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PAMPLONA, Spain — Nestled in the foothills of the Pyrenees, the Spanish city of Pamplona is not your typical bike-friendly place.
Like many other medieval cities, a large part of Pamplona sits atop a hill that rises steeply above the Navarrese plain. That topography once helped protect it from invading armies; today it makes biking an ambitious proposition.
“There is a height difference of approximately 20 meters between the riverbank and the highest parts of the city,” said Maribel Gómez, head of mobility for Pamplona’s municipal government. “You have to be in great shape to be able to pedal up slopes with gradients of over 8 percent.”
Up until a few years ago, the city’s cycling community was mainly made up of “fit guys who were into sports.” That changed when authorities started to invest in infrastructure, including a series of public elevators linking key points in Pamplona’s historic center — famous the world-over for hosting the annual Running of the Bulls festival — to the plateau below.
Bike use has boomed since, prompting the city to build out its network of cycling lanes — a virtuous circle that could disprove the conventional wisdom that it’s too difficult to cycle in Europe’s hot, hilly southern cities.
Compared to northern Europe’s cycling utopias, bike uptake in southern cities is low. While more than 30 percent of people in Amsterdam and Copenhagen say they rely on bikes as their main mode of transport, less than 4 percent of Rome’s residents use bikes to get around. In the Maltese capital of Valletta, 5.8 percent cycle on a daily basis; in Lisbon, 6.4 percent.
“It’s always the same thing: People in southern cities say, ‘Hey, this isn’t Amsterdam: My city isn’t flat so don’t complain that I don’t cycle’,” said Samuel Nello-Deakin, researcher at the Autonomous University of Barcelona.
“It’s true that the cities that register the highest rates of bike use are flat or have maximum gradients of 5 percent,” he said. “But that’s not a hard and fast rule: We see high cycling rates in Zurich and other Swiss cities with very steep hills.”
Elevating urban cycling
On a recent morning, parents on the school run and professionals on their way to the office queued up at the entrance to the Calle Descalzos elevator, located just above the bank of the Arga River and built into the base of Pamplona’s ancient fortifications.
The large cabin fits about a dozen pedestrians or five bicycles — though pedestrians take priority, meaning cyclists can end up waiting a little longer for their ride up the hill.
Gómez admitted that the elevators weren’t designed for cyclists when they were first installed in 2008. “We were looking to give older residents a way to get to the shops and health centers in the old quarter.”
But city leaders quickly realized the elevators were incentivizing bike use, by easing the pain of a steep uphill commute by turning a brutal ascent into a 20-second ride. Once a rare sight, it’s now common to see suited professionals zip through the city’s streets.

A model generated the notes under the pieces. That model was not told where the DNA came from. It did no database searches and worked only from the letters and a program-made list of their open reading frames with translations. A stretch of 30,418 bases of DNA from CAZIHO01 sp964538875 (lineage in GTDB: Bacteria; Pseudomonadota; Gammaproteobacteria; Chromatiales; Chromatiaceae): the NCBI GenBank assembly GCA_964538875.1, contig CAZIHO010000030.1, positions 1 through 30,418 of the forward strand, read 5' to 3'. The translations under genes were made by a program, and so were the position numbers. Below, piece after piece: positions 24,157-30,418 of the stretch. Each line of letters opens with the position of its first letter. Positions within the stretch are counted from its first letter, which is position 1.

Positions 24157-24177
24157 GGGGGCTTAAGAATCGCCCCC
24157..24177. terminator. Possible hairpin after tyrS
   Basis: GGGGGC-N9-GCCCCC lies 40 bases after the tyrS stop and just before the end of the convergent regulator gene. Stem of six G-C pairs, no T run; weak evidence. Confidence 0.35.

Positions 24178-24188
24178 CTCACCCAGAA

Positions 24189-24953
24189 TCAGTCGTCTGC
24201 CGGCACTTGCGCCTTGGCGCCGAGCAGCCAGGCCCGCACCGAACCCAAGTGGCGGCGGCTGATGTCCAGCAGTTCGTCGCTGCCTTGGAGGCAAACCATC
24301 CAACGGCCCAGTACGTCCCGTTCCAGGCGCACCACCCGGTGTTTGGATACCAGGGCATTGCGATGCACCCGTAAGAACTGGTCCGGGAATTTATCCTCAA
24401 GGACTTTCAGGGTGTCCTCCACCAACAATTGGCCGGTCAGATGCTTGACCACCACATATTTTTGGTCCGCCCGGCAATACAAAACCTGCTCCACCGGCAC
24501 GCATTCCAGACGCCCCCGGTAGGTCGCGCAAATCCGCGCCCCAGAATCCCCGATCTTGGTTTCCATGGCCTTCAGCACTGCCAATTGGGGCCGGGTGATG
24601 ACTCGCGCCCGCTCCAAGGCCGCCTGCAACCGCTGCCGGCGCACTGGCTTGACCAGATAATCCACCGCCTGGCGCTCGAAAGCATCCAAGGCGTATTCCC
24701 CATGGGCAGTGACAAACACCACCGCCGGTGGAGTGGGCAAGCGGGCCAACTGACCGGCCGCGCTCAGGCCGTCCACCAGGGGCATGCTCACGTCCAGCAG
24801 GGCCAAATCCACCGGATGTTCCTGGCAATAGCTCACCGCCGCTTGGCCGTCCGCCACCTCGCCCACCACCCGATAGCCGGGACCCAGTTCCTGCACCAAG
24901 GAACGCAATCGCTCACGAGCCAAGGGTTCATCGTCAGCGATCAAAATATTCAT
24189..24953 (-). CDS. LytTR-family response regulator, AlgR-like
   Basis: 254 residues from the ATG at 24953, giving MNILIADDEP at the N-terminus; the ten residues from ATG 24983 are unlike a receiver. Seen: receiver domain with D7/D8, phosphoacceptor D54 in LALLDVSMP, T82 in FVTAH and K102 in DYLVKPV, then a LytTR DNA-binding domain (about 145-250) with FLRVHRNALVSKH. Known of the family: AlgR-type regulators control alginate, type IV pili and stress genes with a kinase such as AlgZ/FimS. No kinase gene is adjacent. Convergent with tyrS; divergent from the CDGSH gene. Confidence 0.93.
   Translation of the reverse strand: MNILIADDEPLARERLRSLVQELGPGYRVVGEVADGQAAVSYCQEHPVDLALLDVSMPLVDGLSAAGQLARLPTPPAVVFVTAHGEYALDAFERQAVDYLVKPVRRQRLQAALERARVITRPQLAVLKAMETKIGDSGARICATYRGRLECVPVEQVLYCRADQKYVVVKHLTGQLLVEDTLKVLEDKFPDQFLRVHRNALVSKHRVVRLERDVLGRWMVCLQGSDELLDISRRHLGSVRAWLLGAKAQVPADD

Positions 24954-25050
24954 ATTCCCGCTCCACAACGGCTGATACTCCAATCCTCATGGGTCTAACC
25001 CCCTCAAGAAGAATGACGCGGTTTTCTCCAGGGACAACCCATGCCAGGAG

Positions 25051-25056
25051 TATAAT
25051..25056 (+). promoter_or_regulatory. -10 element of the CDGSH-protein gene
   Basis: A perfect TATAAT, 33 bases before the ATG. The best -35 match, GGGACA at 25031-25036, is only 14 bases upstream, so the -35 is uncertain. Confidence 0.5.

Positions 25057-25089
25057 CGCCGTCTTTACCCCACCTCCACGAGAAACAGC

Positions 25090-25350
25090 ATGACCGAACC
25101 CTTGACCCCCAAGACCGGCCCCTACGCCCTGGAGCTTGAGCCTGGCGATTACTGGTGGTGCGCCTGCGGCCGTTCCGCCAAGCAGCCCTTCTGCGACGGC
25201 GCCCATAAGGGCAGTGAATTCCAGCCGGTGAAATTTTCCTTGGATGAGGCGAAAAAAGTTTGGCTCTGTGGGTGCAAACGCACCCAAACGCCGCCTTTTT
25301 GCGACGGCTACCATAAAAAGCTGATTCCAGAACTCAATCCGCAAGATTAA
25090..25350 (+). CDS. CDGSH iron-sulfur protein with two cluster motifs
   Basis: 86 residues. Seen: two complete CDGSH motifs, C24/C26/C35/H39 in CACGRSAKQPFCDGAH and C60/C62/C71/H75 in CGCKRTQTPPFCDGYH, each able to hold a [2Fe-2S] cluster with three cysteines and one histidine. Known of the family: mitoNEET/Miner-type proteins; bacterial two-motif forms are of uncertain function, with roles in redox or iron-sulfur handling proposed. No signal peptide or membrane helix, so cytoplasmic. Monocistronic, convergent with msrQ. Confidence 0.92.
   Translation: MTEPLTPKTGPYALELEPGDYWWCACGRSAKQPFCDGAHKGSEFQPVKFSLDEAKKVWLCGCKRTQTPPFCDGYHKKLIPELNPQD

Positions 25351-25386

Over the past 11 years Pamplona’s original fleet of five elevators has been expanded to 11, with estimated ridership rates of almost 2.7 million people per year — an impressive figure for a city of 200,000.
“Our data shows that this infrastructure is allowing for the movement of tremendous numbers of people within the city,” said Gómez. “Ultimately, it’s proven to be key to allowing the old quarter to remain alive.”
The uptick in cycling is not only down to elevators, said Gómez. The city has doubled its bike lanes — from 4.8 kilometers in 2019 to 10.5 km in 2021 — and launched a new e-bike sharing scheme in December 2021.
The system — set up with Spanish company Ride On and sponsored by local bank Caja Rural de Navarra — has anchor points in all neighborhoods, rather than only in the city’s most touristy areas, and keeps costs for users low.
The docking price for the system’s subscribers are just €0.70, and the first 20 minutes of any ride is free. That makes the service cheaper than the single ticket on the city’s municipal bus lines.
Those affordable fares are key, as owning an e-bike — which can cost between €1,000 and €2,500 — is a luxury in countries like Spain and Portugal, where the median monthly salary is €1,750 and €1,360, respectively.
Gómez said the city has not yet established definitive ridership rates, but that counters placed at strategic points throughout the city were detecting some 8,500 cyclists (e-bikes and others) per day.
Promoting e-bike use could be key in other hilly cities too, according to Holger Haubold, director of intellectual property and data collection at the European Cyclists’ Foundation (ECF).
“E-bikes are game-changers for less sporty people, senior citizens, and even just commuters who want to get to work without arriving covered in sweat,” he said.
“Countries like France and Sweden have introduced national purchase incentives that have worked quite well, but overall lending and subsidy schemes have been lacking,” he said.
Last year cycling organizations persuaded the Council of the European Union to authorize member countries to apply reduced VAT rates on the supply, rental and repair of conventional bicycles and e-bikes. But Holger said that nearly a year later not all countries have taken that step, and that the EU needs to do more to make e-bikes accessible for all.
Making that a reality — and providing additional solutions such as better links between cycling infrastructure and public transport — is particularly urgent in southern European cities, which are suffering from extreme heat as a result of climate change, said Gómez.
“We have to stop emitting CO2 and we have to reverse the trend of having public spaces full of cars,” she said. “We have to do everything we can to get people to be able to move by bike, on foot or with non-polluting public transport.”
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